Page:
STEVEN WILSON’S The Raven That Refused To Sing: The Legacy Of Progressive Rock?


The Raven That Refused To Sing (and Other Stories), released in 2013, is the third album by progressive rock artist Steven Wilson, most poplar for being the frontman of Porcupine Tree, easily one of the best Prog Rock acts of the last twenty years or so. After a few side projects such as Blackfield, and a few collaborations with other artists, Wilson started a solo career, and released “Insurgentes” in 2008. But it is with “Grace For Drowning”, in 2011, that Wilson stepped up his game in a way nobody expected, and crafted one of the most beautiful and personal progressive albums ever made. Some might consider such a statement far too much of an exaggeration, but this man, without being afraid of showing his influences, mixed the past with the present in an outstandingly sophisticated way; it’s not an album that is destined to be an important point in musical history, but rather one that represents a complete portrayal of an artist, a swan song of his own.

“The Raven That Refused To Sing” comes a year and a half later. Steven Wilson seems to have already expressed his emotions in the best and most complete way possible, so it is only natural that this new album doesn’t have the touching melodies and the haunting, roaring emotions of “Grace For Drowning”. Even though Wilson does tend at times to repeat his sound throughout his albums, he does have the common sense not to repeat them too often. Instead, “Raven” stays as distant from his inner feelings as possible: this is the tribute to vintage prog rock some fans were waiting for, and others were hoping not to hear. It is by far the jazzier, musician-oriented album yet from this artist. The songwriting is more studied and a little more distant, but it is exactly what Wilson needed to do. He unleashes on “Raven” all the love he has for progressive music, without even looking within himself. Although it does sound like a bad premise, the songwriting, song structuring, and musicianship are so, so good, that there isn’t really much that feels missing. Everything that needs to be in such kind of album is here in the most complete way. It is, in other words, a fun record for whoever is a fan of the genre, and a not-so-good record for those who are not fans enough to love progressive rock in any form, of any era.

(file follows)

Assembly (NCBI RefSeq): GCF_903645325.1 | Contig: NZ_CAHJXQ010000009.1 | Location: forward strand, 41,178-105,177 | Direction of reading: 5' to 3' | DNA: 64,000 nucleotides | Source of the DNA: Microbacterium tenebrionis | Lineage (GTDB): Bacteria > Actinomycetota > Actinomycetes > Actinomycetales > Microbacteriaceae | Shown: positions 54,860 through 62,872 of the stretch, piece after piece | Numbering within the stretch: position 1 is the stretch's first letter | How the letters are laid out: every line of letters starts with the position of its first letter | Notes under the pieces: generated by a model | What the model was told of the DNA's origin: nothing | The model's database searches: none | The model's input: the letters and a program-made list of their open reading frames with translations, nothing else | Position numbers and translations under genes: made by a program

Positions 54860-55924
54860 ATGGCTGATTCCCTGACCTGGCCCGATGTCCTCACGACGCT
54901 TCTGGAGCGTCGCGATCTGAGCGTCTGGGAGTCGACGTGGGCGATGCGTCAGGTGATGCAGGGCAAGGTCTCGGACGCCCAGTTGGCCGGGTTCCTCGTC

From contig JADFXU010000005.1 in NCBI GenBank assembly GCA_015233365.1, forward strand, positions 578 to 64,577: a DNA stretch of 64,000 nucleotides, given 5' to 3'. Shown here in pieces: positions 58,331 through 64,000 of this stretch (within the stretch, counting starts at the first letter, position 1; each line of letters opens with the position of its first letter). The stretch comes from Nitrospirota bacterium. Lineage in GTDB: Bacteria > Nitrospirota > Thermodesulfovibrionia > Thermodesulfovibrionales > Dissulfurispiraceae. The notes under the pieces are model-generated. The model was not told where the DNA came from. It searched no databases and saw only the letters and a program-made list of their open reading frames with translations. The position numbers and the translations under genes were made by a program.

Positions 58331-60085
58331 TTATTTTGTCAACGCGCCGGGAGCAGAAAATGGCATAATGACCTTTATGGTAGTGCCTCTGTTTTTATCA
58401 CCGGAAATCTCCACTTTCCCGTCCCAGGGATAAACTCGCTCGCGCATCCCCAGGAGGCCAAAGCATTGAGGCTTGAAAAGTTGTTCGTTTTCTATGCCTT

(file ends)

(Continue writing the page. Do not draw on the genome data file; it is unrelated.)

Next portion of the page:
SW Band

What sticks out the most probably is in fact the musicianship: Steven Wilson surrounds himself with some outstanding players, including drummer fiend Marco Minnemann, bass player Nick Beggs, keyboardist Adam Holzman, flute and sax player Theo Travis. This ensemble all playing together do miracles, and Wilson himself has improved so much in both his vocal harmonies and guitar playing. With such a punch of virtuosity to the music, traces of Porcupine Tree’s sound are at the minimum, unlike previous works by SW.

With six tracks, three of them above ten minutes, the other three under ten, the Porcupine Tree frontman structures his work with great sophistication, making these two kind of tracks alternate, starting with eleven minute “Luminol”, easily one of the best Wilson songs ever: the opening minutes are mouth-dropping, Jazz-rock influenced passages, while the core of the track softens a bit, until slowly the song picks up momentum until it closes stronger than how the track started. The several melodies and hooks repeated themselves at the right pace, at the right time. Same thing can be said for the third track, the even jazzier and vivacious “The Holy Drinker”, that with its frequent organ usage has somewhat of a hard rock edge to it. The last of the long songs is “The Watchmaker” perhaps the weakest of them, because of its terrible resemblance, structure-wise, with Genesis’ “the Cinema Show”, but it’s still a great track that boasts gentle, acoustic verses that give a perfect musical variety to the album’s whole. Now, the songs that divide up these three titans: the second track, “Drive Home” is a nice and calm song that has some great solos and good songwriting, while “The Pin Drop” has one of the greatest hooks of the entire album, and some of the best musicianship as well on behalf of Wilson’s playing. The final track, the title track, is for sure the one that sticks out the most of the shorter songs, for its little amount of drums and incredible atmosphere that closes the album with a vibrating tension you wouldn’t expect to hear.

“The Raven That Refused To Sing” is an excellent example of a modern prog rock album that tributes the past with newer, more elaborate sounds and great, lush production. Steven Wilson skeptics will be, for sure, multiply after this album, because of its nature, on the other hand, it might turn on some that never really were into Porcupine Tree, because almost all traces of the band’s sonic characteristics are gone. Steven Wilson seems to be maturing, abandoning his roots more and more, straight towards a brave, new direction.

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